Disaster is commonly defined as a sudden event, such as an accident or a natural catastrophe that causes great damage or loss of life. While we can’t always control what happens, we can be better prepared to deal with a disaster. For the nearly three million people who live in Kansas, a disaster could include a tornado, flood, ice storm or fire. Prepare Kansas, an online financial challenge to organize and help ease recovery after disasters, is being offered throughout September. K-State Research and Extension family resource specialist Elizabeth Kiss (kish) says the online program focuses on a few activities each week, including reviewing insurance coverage, making a grab-and-go box and developing a household inventory – which can be as easy as videotaping the contents of each room.

Track13  (:44)  Q...is on those items.

Tag:This is also a good time to review all of your insurance coverage – home, auto and health – to make sure you have adequate coverage, a deductible that isn’t too high or too low and that you fully understand what is and isn’t covered.
PUTTING TOGETHER A GRAB-AND-GO BOX
As part of Prepare Kansas, Kiss (kish) says they’ll also help families put together a grab-and-go box.

Track14  (:44)  Q...grab-and-go box is.

Tag:Kiss (kish) says some of the information can be stored digitally in the “cloud” or put on a flash drive that’s kept in a fireproof safe or safety deposit box with other personal information, including birth certificates, social security cards and family photos.
PREPARE KANSAS IS AN ONLINE PROGRAM
September has been designated National Preparedness Month by the Federal Emergency Management Agency. Kiss (kish) says that made September a “no-brainer” for the month to offer the program and that making it an online program also made a lot of sense.

Track15  (:20)  Q...makes sense for them.
YOU MUST REGISTER FOR PREPARE KANSAS
While participation in Prepare Kansas is free, Kiss (kish) says the registration deadline is September 6th.

Track16  (:37)  Q...slash Prepare Kansas.
PREPARE KANSAS HAS BEEN PILOT TESTED
Although this is the first time Prepare Kansas has been offered, Kiss (kish) says they’ve been pilot testing the program for quite a while.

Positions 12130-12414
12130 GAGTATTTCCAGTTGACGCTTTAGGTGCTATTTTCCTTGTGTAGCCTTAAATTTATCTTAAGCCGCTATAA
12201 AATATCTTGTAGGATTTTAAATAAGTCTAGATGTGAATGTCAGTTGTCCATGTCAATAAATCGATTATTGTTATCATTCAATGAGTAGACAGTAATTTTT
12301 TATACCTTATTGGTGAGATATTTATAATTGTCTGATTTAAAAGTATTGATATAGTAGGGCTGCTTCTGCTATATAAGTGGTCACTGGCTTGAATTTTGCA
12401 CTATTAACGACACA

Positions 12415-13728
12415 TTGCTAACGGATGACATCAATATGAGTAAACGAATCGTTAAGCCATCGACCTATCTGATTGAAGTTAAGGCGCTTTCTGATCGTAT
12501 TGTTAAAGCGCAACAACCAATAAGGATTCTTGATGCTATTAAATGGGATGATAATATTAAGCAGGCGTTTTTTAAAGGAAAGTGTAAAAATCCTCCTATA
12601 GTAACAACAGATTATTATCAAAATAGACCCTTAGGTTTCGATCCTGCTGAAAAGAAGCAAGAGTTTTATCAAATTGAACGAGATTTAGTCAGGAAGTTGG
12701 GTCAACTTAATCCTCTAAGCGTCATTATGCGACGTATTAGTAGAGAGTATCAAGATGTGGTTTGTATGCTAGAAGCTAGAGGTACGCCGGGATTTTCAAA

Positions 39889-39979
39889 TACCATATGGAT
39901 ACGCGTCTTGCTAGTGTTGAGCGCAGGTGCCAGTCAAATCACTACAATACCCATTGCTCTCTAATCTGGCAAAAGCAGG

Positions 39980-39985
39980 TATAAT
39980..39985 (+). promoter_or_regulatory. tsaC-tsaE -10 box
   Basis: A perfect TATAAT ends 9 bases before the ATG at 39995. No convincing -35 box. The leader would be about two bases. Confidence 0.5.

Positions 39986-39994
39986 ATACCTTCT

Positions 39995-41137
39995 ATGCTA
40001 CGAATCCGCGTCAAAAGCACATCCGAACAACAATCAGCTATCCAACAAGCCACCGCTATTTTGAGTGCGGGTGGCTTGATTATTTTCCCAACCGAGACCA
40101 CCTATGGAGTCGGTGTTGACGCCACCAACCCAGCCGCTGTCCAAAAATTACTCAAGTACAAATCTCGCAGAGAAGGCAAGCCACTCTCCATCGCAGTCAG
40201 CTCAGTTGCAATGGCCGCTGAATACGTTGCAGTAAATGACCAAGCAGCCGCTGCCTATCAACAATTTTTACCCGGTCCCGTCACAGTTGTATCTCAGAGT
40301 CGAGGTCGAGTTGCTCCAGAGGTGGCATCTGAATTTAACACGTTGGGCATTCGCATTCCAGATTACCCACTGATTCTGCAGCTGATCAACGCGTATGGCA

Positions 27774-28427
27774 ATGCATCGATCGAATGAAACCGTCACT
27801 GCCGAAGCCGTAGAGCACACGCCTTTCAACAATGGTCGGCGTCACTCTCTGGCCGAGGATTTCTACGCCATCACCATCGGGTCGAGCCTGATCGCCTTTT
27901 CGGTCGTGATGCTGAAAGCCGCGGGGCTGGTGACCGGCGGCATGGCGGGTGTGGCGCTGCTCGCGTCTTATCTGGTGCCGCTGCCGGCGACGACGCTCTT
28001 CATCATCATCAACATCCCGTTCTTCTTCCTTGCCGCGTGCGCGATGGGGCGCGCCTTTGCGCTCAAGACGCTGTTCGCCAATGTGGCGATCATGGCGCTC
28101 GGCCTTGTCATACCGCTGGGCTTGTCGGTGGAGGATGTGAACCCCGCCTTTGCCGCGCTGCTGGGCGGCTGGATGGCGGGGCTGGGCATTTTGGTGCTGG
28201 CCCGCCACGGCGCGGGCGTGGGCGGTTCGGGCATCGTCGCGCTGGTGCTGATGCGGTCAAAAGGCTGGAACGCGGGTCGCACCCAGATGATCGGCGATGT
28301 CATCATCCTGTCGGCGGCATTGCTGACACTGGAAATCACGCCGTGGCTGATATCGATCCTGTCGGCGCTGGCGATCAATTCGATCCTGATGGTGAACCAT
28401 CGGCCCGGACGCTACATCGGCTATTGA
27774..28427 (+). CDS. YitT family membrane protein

Track17  (:36)  Q...go back and fill in.

Tag:More information on Prepare Kansas is available at county and district Extension offices and online at blogs.k-state.edu/preparekansas.
LAWN AND GARDEN
FALL LAWN SEEDING
We’re not quite there yet, but drawing ever closer to fall lawn seeding time. This, of course, is for cool-season lawns like brome and fescue. And there are a handful of basic steps to succeeding with a new lawn planting, or overseeding an existing lawn. The K-State horticulture agent based in Johnson County, Dennis Patton, says is all starts with proper seedbed preparation.

Track18  (1:06)  Q...so it can germinate.
LAWN CORE AERATION
Another option for readying a thin lawn for overseeding is aeration. As with the verti-cutter, core aerators can be rented from local outlets. Patton says that quite a bit can be accomplished by aerating.

Track19  (:45)  Q...you’re good to go.
LAWN STARTER FERTILIZER
An essential for succeeding with fall lawn planting is spreading a starter fertilizer over the newly-seeded area. Patton points out that nitrogen is not the only nutrient necessary for a good start.

Track20  (:42)  Q...with the math.
WATERING NEW LAWNS
What is as imperative as anything else in getting a newly-seeded lawn up and going is providing adequate water to the seedlings. A dry seedbed is bad news for grass seed, says Patton.

Track21  (:55)  Q...maybe morning and evening.
PERSISTENT FALL WATERING
Not only does one want to make sure and thoroughly water a new lawn at planting time, but keep that regular watering up right through the fall. Patton says that will help assure that the new grass will sufficiently overwinter.